Experiments can range from simple phone calls to lead customers to sophisticated working prototypes. A good place to start for reducing uncertainty around feasibility is making mockups and prototypes, getting feedback from others on the look and feel, signing NDAs with potential partners, and running demonstration projects that show that certain expectations were achieved. A good place to start for reducing uncertainty around demand is making a brochure that clearly states what you offer and what the advantages are, getting feedback from lead customers, and getting advanced purchase orders from clients. A good place to start for reducing uncertainty around profitability is getting cost estimates from producers, margin estimates from distributors, and feedback from potential customers on what it currently costs them to solve the same problem through alternate methods.

Increasing the likelihood of success of ideas is an iterative process in which rapid feedback from small successes and failures is used to transform the idea into something that has high feasibility, strong demand and will have a positive impact on the organization’s bottom line. It is important to give failure the value it deserves—a tremendous source of insights that will ultimately lead to success. As Henry Ford once said: “Failure is simply the opportunity to begin again, this time more intelligently.” Innovative organizations need to create space and provide resources for their employees to experiment with ideas, take risks, fail fast, learn from mistakes, and iteratively refine ideas until they are ready to go to market.
Want to hear more from IXL Center? Join them at BEI: Back End of Innovation on Wednesday 10/10/2012 at 4:45pm. Register here.

Tuesday, September 11, 2012

Free Webinar: The top dozen ways to make the innovation manager’s job easier


 It’s hard to be an innovation manager.  If this is your job description you know this already.


We have some answers in our upcoming webinar:  The top dozen ways to make the innovation manager's job easier. 

The job of an innovation manager is not easy for multiple reasons.  For instance,

  • You’re chartered to produce results, but you’re dependent on others for your success. 
  • You need to track and measure your progress but it's hard to compare two ideas and you end up comparing apples and oranges.   
  • The whole future of your organization may depend on your success yet the pools of those who contribute have “day jobs” preventing them from giving you any of their time.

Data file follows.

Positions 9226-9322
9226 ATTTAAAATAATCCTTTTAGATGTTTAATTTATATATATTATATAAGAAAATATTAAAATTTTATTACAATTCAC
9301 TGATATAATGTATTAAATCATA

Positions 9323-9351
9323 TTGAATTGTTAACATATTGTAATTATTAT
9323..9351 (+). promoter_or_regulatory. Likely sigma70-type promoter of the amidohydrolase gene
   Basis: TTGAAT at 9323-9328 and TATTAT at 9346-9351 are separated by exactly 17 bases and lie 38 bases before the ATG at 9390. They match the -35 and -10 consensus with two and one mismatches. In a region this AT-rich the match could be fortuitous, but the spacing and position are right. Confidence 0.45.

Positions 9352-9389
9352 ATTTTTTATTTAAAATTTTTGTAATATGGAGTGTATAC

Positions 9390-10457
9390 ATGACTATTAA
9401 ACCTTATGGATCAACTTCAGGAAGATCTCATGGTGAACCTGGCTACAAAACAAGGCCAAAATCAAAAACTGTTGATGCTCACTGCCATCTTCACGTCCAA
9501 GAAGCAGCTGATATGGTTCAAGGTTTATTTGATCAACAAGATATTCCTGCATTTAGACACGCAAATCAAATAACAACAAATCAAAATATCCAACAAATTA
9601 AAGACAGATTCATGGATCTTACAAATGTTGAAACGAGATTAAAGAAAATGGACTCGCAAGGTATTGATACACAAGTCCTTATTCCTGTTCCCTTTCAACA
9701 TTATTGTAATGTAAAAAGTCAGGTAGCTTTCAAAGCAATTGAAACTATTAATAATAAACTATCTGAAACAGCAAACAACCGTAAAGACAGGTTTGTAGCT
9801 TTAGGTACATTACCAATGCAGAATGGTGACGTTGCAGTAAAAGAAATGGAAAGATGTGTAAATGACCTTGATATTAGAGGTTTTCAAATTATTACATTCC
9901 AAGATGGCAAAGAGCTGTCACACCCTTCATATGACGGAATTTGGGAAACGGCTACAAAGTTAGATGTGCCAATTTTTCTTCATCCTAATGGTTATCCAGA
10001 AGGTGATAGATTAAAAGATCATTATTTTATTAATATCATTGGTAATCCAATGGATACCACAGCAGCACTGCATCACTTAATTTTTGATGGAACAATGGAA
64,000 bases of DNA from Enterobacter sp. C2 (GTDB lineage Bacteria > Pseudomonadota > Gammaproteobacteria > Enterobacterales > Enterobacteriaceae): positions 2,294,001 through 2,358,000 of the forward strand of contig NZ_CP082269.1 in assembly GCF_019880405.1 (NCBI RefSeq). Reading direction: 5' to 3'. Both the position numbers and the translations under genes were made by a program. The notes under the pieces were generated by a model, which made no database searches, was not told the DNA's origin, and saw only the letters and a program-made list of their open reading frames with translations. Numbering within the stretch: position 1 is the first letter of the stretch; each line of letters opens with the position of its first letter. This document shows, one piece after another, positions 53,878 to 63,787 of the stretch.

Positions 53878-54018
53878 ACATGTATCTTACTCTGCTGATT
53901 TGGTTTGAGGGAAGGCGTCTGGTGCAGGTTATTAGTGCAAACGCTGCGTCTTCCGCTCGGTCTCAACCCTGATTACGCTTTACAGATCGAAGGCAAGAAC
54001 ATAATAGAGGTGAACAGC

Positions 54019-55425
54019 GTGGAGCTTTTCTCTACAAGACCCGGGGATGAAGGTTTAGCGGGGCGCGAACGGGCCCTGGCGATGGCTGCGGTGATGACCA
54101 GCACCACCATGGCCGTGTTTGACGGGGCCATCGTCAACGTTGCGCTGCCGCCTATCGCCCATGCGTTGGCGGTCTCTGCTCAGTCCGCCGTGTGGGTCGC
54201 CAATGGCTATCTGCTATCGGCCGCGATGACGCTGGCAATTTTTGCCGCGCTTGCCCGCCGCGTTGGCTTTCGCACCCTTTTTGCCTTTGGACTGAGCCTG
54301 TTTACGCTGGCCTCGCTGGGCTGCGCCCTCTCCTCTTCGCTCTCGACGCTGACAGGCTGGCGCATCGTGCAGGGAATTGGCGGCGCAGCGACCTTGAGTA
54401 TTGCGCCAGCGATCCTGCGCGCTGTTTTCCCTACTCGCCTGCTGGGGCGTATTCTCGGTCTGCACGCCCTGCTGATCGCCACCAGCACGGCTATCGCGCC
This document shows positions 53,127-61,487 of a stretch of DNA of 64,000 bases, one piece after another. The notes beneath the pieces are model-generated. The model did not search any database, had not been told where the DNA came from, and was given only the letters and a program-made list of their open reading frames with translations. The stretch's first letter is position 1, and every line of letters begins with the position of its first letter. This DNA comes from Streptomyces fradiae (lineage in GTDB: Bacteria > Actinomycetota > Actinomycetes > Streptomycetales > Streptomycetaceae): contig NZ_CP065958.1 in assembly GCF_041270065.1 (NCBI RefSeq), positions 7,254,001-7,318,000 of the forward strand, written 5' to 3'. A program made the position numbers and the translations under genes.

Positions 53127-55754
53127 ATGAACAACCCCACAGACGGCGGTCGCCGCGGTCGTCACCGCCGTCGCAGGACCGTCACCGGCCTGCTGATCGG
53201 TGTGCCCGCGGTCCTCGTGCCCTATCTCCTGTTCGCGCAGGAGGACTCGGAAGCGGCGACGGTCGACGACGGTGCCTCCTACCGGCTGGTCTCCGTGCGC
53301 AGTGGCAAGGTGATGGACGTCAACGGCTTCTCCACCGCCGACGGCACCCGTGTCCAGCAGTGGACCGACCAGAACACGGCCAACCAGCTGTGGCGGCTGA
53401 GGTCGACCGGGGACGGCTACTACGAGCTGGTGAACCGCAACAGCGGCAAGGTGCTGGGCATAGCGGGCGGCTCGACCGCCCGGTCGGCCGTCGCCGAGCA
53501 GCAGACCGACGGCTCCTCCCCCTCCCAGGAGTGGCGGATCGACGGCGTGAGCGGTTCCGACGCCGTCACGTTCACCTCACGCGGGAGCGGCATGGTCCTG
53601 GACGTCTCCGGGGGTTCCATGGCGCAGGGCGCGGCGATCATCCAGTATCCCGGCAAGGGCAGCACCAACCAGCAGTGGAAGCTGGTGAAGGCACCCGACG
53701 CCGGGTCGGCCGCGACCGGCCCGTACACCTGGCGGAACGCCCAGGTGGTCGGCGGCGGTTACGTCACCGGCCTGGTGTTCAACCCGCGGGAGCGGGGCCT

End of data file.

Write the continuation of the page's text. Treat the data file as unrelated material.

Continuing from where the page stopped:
It can get even worse.  If the process you’re following is informal, 
  • You’re likely collecting everyone’s ideas by email.    
  • You’re putting them into spreadsheets and sending those spreadsheets around to mangers for their vote, for their approval, for their input.   
  • You have to manually sort through these ideas and somehow put them into categories.   
  • If you’ve successfully got everyone to contribute, you’re likely overwhelmed with lots of totally unmanageable data.


OK, as one of my early managers once told me:  “Don’t’ bring me a problem; bring me a solution”.  And there are ways to make the job of an innovation manager easier.  There are ways to apply structure to what is by its very nature a chaotic process.  There’s a way to measure the value of ideas so you can compare them to the value of others.  There are routes to follow that encourage your user communities to give up some of their time; in fact there are ways to get them to WANT to give up their time to help you.  You can have them see the task of finding solutions the most important thing they are interested in…right after their own issues, anyway.

I'm a proponent of using technology to support your company's innovation strategy and to nurture the company climate in order to encourage a collaborative approach.  The user of technology, well applied, can make the life of an innovation manager much better.  Your job can be made easier by automating parts of the process.  I'm talking about innovation management software and idea management software

This might include the use of social networking to get everyone’s attention and interest.  Technology can automatically measure the wisdom of your crowd (in a trustworthy fashion).  You can have confidence that your company’s intellectual property is secure.  

Please enroll now in our free webinar!
I’ll explore these challenges and present some common technology oriented solutions in our upcoming webinar:  The top dozen ways to make the innovation manager’s job easier.  You can easily register for this complimentary event here:  http://bit.ly/RPFuuu.  Take the time to join your peers for a few minutes next month and learn how other organizations are making the innovation process work for them.  

Ron Shulkin is Vice President of the Americas for CogniStreamer®, an innovation ecosystem.  CogniStreamer serves as a Knowledge Management System, Idea Management System and Social Network for Innovation.  You can learn more about CogniStreamer here http://bit.ly/ac3x60

Ron manages The Idea Management Group on LinkedIn (Join Here) http://bit.ly/dvsYWD . You can follow him Twitter. You can follow his blogs at this Facebook group.  You can connect with Ron on LinkedIn.

CogniStreamer® is an idea management software tool.  It is an open innovation and collaboration platform where internal colleagues and external partner companies or knowledge centers join forces to create, develop and assess innovative ideas within strategically selected areas. The CogniStreamer® portal is an ideal collaborative platform that invites users to actively build a strong innovation portfolio. In addition it provides a powerful resource for internal and external knowledge sharing.  The CogniStreamer® framework is used by industry leaders such as Atlas Copco, Bekaert, Case New Holland, Cytec, Imec, Phillip Morris, Picanol and ThyssenKrupp. CogniStreamer®


Clicky Web Analytics